Does the kiosk require each person being screened to touch it each time? And also wondering what basic costs for this technology look like?
On the kiosks, no one's required to touch the device. It's fully automated. It will recognize a person walking up and the screen will change from black to seeing a face. I say that the cleaning's needed because in talking with some of the schools, if you put this in an educational environment and even in a business environment, people just because it's an object, people will touch it. That's something to consider. Starting costs on the personnel management kiosks installed run about $5,200.
How would it work outside? We have a large semi-sheltered ballpark entrance.
If you have an entryway, we can have a discussion, but you're gonna probably need to look at a fairly sophisticated mass entry (walk-through) solution. It could work. We need to look at the environment to make sure that it will fit your needs. Sunlight does affect the operation. That would really require a one-to-one conversation to make sure that we're providing you with the right solution.
How are software updates handled?
On the kiosks those solutions are cloud controlled. We have remote capabilities to update the software and firmware on the devices. We can power cycle the devices remotely. We would handle those updates for you in a managed service solution. That's going to be based on what your needs are.
Could you repeat the environmental challenges for the kiosk? For example, does it impact the accuracy of the 0.9 degrees Fahrenheit?
It won't impact the accuracy itself, but what could happen is the environmental change could present challenges. You could have a person that, let's say a child has been running around outside and he comes inside and he gets measured. His surface skin temperature if he was outside and in the sun is going to be higher than potentially a core body temperature or he could have elevated core body temperature. The accuracy itself is not affected, but the threshold that you set the alarm at is kind of the key component there.
Should we be concerned about regulatory compliance?
Yes, you should. Solutions can store information that can be retrieved, right? And each solution has a unique process to secure and encrypt that data properly. We understand what your needs are from an operational perspective before we engage in how we would do that. But the data absolutely can meet regulatory compliances.
On the CoStar Solution can attempt numbers not be shown and recorded, just as pass/fail?
I believe they can, but I need to check on that.
Do you recommend we also have a medical grade thermometer available if the person shows an elevated temperature? And do you have suggestions on what we should do when a higher than normal temperature registers?
Yes, we do. One of the takeaways that we want you to think about is when that alarm goes off, what do you do? You should use a medical grade thermometer to double check that elevated temperature, because each person at each company, at each installation, is going to have a different threshold of what would be out of norm. Our recommendations would be to have a process around that. We can help you identify and walk through these processes to help you make your decisions.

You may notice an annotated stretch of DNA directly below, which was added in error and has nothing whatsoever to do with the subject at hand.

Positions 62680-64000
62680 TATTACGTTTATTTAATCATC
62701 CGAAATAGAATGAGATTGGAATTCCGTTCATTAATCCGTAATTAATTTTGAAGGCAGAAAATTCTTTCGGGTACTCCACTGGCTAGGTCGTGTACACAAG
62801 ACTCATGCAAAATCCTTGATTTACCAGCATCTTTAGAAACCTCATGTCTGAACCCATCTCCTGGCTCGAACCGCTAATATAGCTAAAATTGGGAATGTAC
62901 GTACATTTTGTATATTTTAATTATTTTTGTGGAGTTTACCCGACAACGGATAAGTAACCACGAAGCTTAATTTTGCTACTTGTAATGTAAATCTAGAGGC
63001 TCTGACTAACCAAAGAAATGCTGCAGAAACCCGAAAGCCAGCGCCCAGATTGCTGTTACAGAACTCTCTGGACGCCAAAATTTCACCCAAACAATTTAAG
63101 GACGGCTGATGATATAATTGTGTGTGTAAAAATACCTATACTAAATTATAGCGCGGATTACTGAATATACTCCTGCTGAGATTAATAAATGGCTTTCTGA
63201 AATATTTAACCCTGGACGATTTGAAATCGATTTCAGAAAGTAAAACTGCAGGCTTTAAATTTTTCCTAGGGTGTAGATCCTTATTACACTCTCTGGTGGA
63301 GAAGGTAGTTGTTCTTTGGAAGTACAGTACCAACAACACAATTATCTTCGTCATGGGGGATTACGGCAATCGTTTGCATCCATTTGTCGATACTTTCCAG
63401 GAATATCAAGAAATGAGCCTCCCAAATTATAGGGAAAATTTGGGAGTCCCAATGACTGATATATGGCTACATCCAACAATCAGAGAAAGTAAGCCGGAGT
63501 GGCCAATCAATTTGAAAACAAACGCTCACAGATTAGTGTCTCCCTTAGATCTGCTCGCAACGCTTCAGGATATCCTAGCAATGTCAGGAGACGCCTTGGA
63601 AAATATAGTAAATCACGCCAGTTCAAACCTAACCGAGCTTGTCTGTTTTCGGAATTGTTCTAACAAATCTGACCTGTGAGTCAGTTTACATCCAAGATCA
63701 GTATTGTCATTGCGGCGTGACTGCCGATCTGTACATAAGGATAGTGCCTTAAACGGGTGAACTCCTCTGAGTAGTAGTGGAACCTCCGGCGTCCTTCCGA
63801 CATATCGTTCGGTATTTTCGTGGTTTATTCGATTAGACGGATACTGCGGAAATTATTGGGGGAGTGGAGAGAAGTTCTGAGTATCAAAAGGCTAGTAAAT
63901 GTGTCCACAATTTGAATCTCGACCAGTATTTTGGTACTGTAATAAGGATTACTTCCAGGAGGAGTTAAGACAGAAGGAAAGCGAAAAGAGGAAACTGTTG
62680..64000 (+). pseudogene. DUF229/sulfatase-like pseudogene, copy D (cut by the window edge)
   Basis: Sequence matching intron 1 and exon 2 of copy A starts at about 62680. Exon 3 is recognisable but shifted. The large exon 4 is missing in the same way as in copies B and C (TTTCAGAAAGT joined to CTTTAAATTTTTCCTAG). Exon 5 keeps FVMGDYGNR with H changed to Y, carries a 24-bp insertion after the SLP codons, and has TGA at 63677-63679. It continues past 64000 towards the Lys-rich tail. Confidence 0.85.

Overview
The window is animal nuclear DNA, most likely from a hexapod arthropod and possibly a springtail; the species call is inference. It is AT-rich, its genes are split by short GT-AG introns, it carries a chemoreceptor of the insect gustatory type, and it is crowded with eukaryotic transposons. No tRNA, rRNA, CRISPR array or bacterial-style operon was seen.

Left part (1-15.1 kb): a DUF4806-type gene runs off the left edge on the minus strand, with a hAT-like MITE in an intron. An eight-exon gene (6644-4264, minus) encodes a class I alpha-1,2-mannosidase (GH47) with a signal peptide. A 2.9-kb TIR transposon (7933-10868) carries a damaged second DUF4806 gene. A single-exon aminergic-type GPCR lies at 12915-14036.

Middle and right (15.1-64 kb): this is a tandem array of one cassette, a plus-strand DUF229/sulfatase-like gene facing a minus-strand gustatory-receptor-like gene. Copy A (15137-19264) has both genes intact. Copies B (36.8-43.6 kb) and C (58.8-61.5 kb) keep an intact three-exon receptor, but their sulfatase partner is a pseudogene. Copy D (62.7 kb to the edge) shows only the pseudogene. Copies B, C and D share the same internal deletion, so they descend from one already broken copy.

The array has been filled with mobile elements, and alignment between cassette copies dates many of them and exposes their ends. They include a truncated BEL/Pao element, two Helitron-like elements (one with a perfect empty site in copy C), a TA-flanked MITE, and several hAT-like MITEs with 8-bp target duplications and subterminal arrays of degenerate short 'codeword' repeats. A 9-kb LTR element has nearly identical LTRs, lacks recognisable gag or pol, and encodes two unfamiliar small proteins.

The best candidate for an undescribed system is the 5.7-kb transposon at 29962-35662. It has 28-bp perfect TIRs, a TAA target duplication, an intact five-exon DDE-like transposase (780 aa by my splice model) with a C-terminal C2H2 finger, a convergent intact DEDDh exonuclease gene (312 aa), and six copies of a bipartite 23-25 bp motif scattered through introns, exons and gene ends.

How quickly does the skin return to a good reading when coming in from intense sunshine or cold?
That's a very difficult question to answer because that's dependent upon each body. As an example, you may have somebody that is heavier set, that walked up three flights of stairs to enter an office space. It depends on the person and that's not something that any technology can control.
Are there any additional features planned that you didn't discuss today?
We talked to a lot of manufacturers, and we've gotten several questions around how these things could be changed or utilized; what other features could be added. And we're continuing to work with those manufacturers to develop those things. As those become available, we'll update you and update our website with this kind of information.
Are there other systems that can integrate with this solution? For example, a video management platform, camera system?
These solutions can tie to video management solutions. There's some requirements to understand what video management platform you might be using. You could pull in a lot of recording solutions. We've had requests about conjoining HR platforms to integrate and ingest some of the data. These integrations frankly can become pretty complex. These are on a one-to-one basis, but yes, they can be integrated with other things. Access control is another example.
We are very a very small company with a few employees and no HR department. Who can help us answer important questions about how we should best implement a solution like this?
What we would ask is that you reach out to your Loffler rep. We've got resources to help you determine your needs and assist you in this effort. We do a lot of work with several different legal firms we can put you in contact with if it's not something that we can answer, We have the support available to help you.
Do you have to worry about tailgating or multiple people bunched together for the mass screening, walk-through solution?